In Qalyubiya, around 200 nurses from the public general hospital and the fever hospital in Toukh organized a demonstration to complain about a two-month delay in the payment of their bonuses.

In Suez, 70 paramedics continued a sit-in at the governorate's ambulance point for a second day, protesting a two-month delay in salary payments. Protesters said five ambulances were currently out of action and further strikes would be staged if demands are not met.

Meanwhile in the 6th of October governorate, 500 citizens rallied in front of the Hawamdiya city council to protest a month-long water cut in the vicinity of the city’s main Baghdad Street. In Ismailia, scores of citizens in Qantara Sharq protested against the demolition of their homes and farms by security forces.

Translated from the Arabic Edition.

Strike ends at Arcelor's Algeria plant

ALGIERS (Reuters) - Workers at ArcelorMittal's

steel plant in Algeria ended on Thursday a three-day strike over pay increases that had halted production, a union official said.

The union chief at the plant said in a statement the strike had been halted on the orders of the national executive of the General Union of Algerian Workers (UGTA).

The union is the only one officially recognised in Algeria and it usually follows the government's line.

The strikers had said they would stay off work until their demands were met for a pay rise but they came under pressure to call the action off after a local court this week ruled that the strike was illegal.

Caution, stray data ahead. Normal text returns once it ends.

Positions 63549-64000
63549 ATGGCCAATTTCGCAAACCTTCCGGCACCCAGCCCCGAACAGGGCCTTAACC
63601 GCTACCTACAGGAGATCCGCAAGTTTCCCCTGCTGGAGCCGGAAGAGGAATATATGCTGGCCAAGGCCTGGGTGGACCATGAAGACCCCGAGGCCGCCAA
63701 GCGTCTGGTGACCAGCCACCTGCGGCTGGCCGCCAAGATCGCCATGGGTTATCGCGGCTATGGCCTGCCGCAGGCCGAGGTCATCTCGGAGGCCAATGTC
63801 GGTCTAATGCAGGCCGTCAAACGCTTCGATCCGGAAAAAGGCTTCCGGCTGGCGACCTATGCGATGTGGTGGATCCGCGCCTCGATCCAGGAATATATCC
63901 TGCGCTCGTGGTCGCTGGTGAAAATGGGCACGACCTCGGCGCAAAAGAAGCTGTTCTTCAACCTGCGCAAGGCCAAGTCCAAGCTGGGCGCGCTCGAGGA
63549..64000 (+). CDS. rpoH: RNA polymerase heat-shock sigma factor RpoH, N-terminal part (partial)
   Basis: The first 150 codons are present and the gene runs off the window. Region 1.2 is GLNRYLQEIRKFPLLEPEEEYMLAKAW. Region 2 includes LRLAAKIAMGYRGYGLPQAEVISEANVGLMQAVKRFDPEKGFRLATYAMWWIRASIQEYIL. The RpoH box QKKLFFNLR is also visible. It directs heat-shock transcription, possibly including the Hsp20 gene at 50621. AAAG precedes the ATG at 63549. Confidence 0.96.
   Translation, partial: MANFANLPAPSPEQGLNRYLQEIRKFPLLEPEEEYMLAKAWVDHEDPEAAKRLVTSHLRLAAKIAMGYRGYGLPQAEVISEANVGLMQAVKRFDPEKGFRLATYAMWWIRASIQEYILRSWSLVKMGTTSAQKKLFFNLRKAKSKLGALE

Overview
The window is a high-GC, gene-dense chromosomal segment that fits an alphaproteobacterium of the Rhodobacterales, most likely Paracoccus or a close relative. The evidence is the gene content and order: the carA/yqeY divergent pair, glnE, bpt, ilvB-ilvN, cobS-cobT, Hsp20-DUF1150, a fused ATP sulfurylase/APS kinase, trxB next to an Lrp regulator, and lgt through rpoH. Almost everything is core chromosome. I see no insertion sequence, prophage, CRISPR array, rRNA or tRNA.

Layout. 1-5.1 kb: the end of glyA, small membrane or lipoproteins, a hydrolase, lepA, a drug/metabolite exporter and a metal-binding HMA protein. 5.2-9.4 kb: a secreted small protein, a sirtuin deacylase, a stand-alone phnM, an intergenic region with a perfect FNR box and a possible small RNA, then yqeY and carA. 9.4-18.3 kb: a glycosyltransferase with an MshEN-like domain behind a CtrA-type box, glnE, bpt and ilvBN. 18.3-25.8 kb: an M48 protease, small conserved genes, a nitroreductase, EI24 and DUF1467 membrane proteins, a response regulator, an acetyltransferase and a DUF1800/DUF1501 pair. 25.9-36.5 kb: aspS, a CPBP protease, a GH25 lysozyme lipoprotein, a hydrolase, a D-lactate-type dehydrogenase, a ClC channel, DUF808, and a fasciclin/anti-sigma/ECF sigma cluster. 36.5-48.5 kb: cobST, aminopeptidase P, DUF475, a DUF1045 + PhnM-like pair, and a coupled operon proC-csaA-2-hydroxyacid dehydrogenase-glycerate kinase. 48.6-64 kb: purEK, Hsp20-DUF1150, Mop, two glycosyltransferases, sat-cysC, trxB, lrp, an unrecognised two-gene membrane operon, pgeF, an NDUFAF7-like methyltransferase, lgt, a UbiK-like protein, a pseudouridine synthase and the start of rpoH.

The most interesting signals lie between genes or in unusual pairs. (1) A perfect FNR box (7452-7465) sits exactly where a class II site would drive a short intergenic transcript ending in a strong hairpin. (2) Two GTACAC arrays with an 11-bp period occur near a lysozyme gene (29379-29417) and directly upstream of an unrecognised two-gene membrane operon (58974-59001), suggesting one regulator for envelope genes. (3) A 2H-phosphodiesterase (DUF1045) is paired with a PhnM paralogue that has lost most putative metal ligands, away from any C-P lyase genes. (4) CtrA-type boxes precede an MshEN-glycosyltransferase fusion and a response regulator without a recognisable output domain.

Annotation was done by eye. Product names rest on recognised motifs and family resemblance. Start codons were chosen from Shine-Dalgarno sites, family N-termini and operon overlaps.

"Following the instructions given by the leaders of the UGTA ... we declare the strike over and call on the workers to resume their activities," Smain Kouadria, the union leader at the plant, said in a statement.

He added that he would resign from his position as union chief at the ArcelorMittal plant near the city of Annaba, eastern Algeria. ArcelorMittal managers were not immediately available for comment.

The El-Hadjar factory, in eastern Algeria, produced 750,000 tonnes of steel in 2009. Most is for domestic consumption though some is exported to the Mediterranean region.

Police fire rubber bullets at striking teachers in South Africa

Police fired with rubber bullets on teachers taking part in a nationwide civil servants' strike in South Africa on Thursday. The violence came on the second day of the strike for higher wages. At first the march was peaceful, with some strikers dancing and blowing vuvuzelas. However the situation quickly deteriorated, with police loading shotguns with rubber bullets and firing on the crowd. Several teachers fell as they were hit with the projectiles. Teachers threw bricks and stones at police - at least one officer was seen bleeding from the head.